ASCO GI Presentations Show Progress in BTC

March 2024, Vol 5, No 1
Milind M. Javle, MD
Hubert L. and Olive Stringer Professor
GI Medical Oncology
University of Texas MD Anderson
Cancer Center, Houston
Chair, NCI Task Force,
Hepatobiliary Cancers

Dear Readers,

The recent ASCO GI 2024 symposium highlighted several critical biliary tract cancer (BTC) developments. Some of the meeting highlights included novel methods of delivery, targeted therapy for known and novel targets, and preclinical studies highlighting the next frontier.

The clinical spectrum of liver-limited cholangiocarcinoma (CCA) is changing with the advent of liver-directed approaches. Bas Groot Koerkamp, MD, PhD, presented data using the hepatic arterial infusion pump with floxuridine from a multicenter study of 50 patients in the Netherlands. The study demonstrated a 50% response rate, a progression-free survival (PFS) of 10 months, and a median overall survival of 22 months.

This trial demonstrated the feasibility of this technique in a multicenter setting; clearly, randomized prospective clinical trials in this setting are necessary. The fibroblast growth factor receptor (FGFR) pathway continues to be an area of intensive development.

Notably, 2 FGFR inhibitors, pemigatinib and futibatinib, are clinically available. However, acquired resistance is almost universal, and novel inhibitors that target resistant FGFR pathways are required. Tinengotinib is a novel, next-generation FGFR inhibitor that binds the receptor away from the kinase domain and targets vascular endothelial growth factor (VEGF) and macrophage colony-stimulating factor receptor pathways.

A phase 2 trial in the refractory FGFR setting showed a 37% overall response rate for patients with CCA with an acceptable toxicity profile. This agent is now being investigated in a phase 3 randomized trial (FIRST-308) of tinengotinib versus physician choice (FOLFOX or FOLFIRI) with PFS as the primary endpoint. The FIRST-308 study is currently enrolling patients.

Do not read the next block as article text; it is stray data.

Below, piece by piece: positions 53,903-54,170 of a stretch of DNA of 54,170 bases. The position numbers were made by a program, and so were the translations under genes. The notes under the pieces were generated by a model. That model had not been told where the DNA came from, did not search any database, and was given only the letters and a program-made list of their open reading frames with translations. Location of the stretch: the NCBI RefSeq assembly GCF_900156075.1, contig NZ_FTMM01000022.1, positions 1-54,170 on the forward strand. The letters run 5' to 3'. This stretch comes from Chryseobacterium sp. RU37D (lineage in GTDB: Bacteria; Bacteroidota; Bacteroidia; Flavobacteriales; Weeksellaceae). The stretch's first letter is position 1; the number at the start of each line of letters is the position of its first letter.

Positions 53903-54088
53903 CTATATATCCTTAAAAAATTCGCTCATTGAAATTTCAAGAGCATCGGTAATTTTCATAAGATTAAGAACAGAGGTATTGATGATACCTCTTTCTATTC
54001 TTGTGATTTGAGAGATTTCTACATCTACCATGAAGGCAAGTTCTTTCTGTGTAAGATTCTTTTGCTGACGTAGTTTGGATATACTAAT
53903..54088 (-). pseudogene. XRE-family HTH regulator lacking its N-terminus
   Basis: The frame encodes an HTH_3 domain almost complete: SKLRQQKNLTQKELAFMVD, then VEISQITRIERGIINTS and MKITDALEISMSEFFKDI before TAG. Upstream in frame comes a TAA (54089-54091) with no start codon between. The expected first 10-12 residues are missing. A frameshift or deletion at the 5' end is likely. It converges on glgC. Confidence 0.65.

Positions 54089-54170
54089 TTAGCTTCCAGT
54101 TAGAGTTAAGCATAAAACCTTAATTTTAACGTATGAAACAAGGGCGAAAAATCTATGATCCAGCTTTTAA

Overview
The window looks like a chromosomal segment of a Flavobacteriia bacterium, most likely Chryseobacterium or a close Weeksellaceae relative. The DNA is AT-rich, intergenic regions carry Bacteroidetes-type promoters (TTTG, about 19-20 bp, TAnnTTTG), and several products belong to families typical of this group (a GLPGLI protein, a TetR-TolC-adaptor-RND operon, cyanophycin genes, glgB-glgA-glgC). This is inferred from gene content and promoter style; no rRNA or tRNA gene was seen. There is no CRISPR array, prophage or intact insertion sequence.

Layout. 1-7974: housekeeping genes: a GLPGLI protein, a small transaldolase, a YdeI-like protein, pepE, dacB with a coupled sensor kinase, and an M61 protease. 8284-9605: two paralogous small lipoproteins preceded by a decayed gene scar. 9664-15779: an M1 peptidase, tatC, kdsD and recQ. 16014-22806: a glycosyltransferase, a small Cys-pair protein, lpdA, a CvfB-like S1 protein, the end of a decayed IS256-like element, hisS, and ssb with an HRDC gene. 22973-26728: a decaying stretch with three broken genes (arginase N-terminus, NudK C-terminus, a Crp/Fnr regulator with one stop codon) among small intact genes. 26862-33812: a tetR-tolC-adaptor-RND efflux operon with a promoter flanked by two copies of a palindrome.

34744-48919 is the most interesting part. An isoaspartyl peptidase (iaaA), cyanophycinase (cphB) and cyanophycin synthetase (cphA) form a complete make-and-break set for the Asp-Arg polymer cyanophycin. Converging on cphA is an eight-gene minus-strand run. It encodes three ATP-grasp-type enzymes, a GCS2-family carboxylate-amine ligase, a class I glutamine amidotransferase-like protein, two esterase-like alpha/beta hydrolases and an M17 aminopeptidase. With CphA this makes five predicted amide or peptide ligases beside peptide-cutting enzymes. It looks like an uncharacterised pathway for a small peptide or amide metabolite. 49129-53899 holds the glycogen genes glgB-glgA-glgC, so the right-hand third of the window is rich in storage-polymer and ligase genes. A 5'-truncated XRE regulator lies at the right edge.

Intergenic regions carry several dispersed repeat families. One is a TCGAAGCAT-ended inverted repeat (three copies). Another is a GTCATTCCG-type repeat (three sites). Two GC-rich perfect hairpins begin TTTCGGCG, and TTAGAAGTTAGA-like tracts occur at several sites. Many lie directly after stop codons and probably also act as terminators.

In BTC, particularly gallbladder cancer (GBC), murine double minute 2 (MDM2) amplification (with wild type-TP53) is emerging as an essential target; an estimated 10% of GBCs have this genetic aberration.

Teresa Macarulla, MD, PhD, presented interim results for 23 patients with BTC treated with the MDM2-TP53 antagonist brigimadlin as a single agent or combined with the programmed cell death protein 1 inhibitor, ezabenlimab.

Partial responses and prolonged standard deviation occurred in both arms at the expense of nausea and myelosuppression being the most common toxicities. Brigimadlin is being investigated in the pivotal Brightline-2 trial for this patient population worldwide, and the accrual is proceeding rapidly.

Angiogenesis as a target in BTC is experiencing a resurgence, with several agents being developed in this space. CTX-009 is a bispecific antibody that targets VEGF-A and delta-like ligand 4. Combined with paclitaxel in a pilot phase 2 trial conducted by Do-Youn Oh, MD, PhD, it yielded an impressive response rate.

This combination is being investigated in a randomized, phase 2/3, COMPANION-002 trial of paclitaxel versus the combination of paclitaxel and CTX-009 as second-line therapy for BTC. This trial will hopefully open possibilities for BTC patients who lack actionable genetic alterations.

Other antiangiogenic agents being investigated include surufatinib and anlotinib.

Finally, while BTC remains a model for precision/targeted therapy, the identification of targets is limited by the lack of “bistable” lesions in a significant fraction.

In a real-world study conducted using the Guardant360 platform, Amit Mahipal, MD, demonstrated that actionable alterations are identifiable in the first- or second-line setting on liquid biopsy, and the frequency of these mutations is approximately the same as in tumor biopsies. These data are critical to further using liquid biopsies in the clinical setting.

Finally, the 11th Annual Cholangiocarcinoma Foundation Conference will be held in Salt Lake City, Utah, April 17-19, 2024. It will be chaired by Mitesh Borad, MD, Angela LaMarca, MD, MSc, Do-Youn Oh, MD, PhD, Sumera I. Ilyas, MBBS, and Daniela Sia, PhD.

We look forward to your attendance at this important meeting!


Milind M. Javle, MD Signature.

Milind M. Javle, MD

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